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This July marks the 50th anniversary of medicare in Canada. On June 29, Nova Scotia's Minister of Health and Wellness released for public input proposed new legislation to replace the outdated Health Services and Insurance Act. Are these two events related? Probably not, but I think they should be.
For it was in July 1962 that insured medical services started in Saskatchewan. This did not happen overnight. A number of important preparatory steps took place over almost 20 years. This included creating the first health region in the province, and setting up insured hospital services in 1947.
Nor did it happen without major struggle. There was a bitter provincial election campaign in 1960, and there was a lengthy and controversial debate on the Saskatchewan Medical Care Insurance Act before it was passed in 1961. And when medicare began, so also did a three-week doctors' strike. And throughout that period, there was strong opposition by the established medical profession, the insurance industry, the mainstream media, and the provincial Liberal Party of that time. There was intense pressure applied to the government to back away and withdraw the Act.
But once the strike was settled through a negotiated settlement between the government and the Saskatchewan Medical Association called "The Saskatoon Agreement," it quickly became the focus for a possible move to the rest of the country. This was due especially to the Hall Commission Report of 1964, continued public pressure, and the efforts of all parties to approve federal legislation in 1966. By 1972, insured hospital and medical services were in place across Canada. In Nova Scotia, insured hospital services were in place by 1958 and insured medical services by 1969. Here also, there was vigorous debate and rallies organized in part by Medicare Now Committees.
So we should remember and thank the tireless efforts of the CCF/NDP government of 50 years ago led by Tommy Douglas and Woodrow Lloyd and of the people of Saskatchewan to help put in place our most prized social program. But that remembrance should not be observed with simply quiet reflection, but with an active and ongoing campaign to ensure that medicare nationally and provincially is protected, strengthened and extended.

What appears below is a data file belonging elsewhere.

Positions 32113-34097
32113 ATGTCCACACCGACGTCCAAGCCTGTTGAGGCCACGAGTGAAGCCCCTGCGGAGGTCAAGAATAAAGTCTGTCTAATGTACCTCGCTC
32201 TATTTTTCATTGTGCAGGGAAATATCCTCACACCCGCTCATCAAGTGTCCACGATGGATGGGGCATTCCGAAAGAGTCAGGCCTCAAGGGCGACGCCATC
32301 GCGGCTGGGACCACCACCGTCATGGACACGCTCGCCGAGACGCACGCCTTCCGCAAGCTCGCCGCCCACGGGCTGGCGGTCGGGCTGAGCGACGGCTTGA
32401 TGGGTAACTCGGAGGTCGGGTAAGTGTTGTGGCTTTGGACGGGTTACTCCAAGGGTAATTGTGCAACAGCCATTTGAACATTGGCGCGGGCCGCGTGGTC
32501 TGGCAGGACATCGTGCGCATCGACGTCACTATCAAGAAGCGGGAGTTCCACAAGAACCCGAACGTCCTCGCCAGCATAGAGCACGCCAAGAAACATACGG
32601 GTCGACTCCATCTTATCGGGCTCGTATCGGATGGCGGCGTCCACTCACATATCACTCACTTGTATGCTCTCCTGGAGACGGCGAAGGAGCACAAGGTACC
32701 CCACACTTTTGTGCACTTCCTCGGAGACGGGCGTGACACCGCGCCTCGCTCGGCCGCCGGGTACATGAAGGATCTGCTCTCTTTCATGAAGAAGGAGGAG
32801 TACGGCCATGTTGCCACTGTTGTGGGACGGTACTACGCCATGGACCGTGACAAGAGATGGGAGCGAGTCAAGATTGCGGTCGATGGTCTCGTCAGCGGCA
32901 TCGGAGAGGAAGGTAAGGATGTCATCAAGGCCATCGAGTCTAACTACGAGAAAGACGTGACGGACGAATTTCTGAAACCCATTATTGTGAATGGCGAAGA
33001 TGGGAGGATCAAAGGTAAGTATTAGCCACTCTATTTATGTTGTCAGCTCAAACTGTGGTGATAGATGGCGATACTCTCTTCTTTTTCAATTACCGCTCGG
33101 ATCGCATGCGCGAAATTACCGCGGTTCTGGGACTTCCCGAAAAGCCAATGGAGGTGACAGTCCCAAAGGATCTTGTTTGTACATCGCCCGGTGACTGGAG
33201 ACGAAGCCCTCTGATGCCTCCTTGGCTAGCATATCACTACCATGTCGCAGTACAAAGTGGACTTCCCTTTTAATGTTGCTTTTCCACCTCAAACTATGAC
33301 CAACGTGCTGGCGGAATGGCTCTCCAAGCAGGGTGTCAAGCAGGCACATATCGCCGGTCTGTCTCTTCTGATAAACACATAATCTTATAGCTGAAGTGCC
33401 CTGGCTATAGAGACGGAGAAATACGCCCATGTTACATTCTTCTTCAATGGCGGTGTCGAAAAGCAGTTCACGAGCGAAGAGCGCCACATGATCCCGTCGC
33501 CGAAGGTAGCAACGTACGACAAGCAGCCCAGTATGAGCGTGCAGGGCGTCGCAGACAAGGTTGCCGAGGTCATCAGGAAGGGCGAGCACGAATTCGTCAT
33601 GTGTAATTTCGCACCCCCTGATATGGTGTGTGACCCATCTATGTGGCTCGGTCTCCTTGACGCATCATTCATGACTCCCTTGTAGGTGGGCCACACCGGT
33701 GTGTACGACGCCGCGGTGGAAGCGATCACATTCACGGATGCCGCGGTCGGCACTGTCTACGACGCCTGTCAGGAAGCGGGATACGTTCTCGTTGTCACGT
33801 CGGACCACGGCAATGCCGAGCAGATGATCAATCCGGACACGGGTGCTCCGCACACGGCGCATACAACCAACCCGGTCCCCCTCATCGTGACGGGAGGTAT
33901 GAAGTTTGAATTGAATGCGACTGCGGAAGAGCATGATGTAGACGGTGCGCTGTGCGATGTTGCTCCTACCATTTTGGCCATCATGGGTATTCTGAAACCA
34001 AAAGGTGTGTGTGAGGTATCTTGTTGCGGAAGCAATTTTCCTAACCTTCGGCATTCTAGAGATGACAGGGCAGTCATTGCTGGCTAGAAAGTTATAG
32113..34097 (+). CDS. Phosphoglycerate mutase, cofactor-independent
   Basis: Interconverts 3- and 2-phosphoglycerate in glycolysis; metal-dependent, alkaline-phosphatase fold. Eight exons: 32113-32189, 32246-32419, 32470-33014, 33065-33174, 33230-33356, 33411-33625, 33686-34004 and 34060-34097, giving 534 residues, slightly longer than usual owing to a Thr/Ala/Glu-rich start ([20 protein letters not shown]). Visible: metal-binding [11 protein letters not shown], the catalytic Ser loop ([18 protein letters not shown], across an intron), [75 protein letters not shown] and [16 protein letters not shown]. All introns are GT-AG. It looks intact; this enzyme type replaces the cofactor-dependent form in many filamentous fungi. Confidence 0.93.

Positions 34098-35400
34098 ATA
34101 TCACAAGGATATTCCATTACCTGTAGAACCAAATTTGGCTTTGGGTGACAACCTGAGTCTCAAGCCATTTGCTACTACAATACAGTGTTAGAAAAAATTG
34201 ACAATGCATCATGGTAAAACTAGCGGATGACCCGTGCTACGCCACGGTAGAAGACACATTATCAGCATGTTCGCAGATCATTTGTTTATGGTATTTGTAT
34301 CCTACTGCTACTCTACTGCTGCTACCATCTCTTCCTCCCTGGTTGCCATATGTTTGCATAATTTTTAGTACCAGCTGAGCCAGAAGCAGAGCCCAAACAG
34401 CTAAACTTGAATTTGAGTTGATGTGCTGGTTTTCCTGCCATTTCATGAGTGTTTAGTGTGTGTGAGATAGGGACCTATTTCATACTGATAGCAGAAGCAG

The recent release of proposed new legislation for medicare in Nova Scotia provides an important opportunity to put our collective remembrance into effect. Building on the efforts of our predecessors in Saskatchewan and in Nova Scotia, we must ensure that the new legislation enshrines the principles of earlier medicare legislation including most notably, the Canada Health Act, that it stops privatization in all its forms, and that it moves us forward to a stronger, more comprehensive public health-care system as was originally envisioned for medicare. What we have achieved mostly thus far is what has been called Phase One, that is, to remove financial barriers to receiving hospital and medical care through universal public insurance.
As was made clear at the recent conference on medicare in Saskatchewan, where we need to make progress now is Phase Two, that is, to extend medicare to cover many other important services such as home care, long-term care, dental care, pharmacare and other initiatives to address the social determinants of health, while, at the same time, managing health care better by waitlist management, teamwork, evidence-based initiatives, and community-based care including community health centres. The new legislation should help us achieve this next major step.
The key lessons of our experience with medicare going back at least 50 years should be that we have advanced with several key steps (not everything at once), that struggle and debate have been with us from the beginning, and that we can't stand still, we must always move forward. As has often been said, "eternal vigilance is the price of progress," which is certainly true for the history and development of medicare in Canada.
Ian Johnson is a Servicing Coordinator/Policy Analyst with the Nova Scotia Government and General Employees Union. He has been a Research Associate with the Nova Scotia office of CCPA since it was established in 1999. He is also the Vice-Chair of the Nova Scotia Citizens' Health Care Network and a past Chair of the Community Health Services (Saskatoon) Association, better known as the Saskatoon Community Clinic. This article was first posted on Behind the Numbers.
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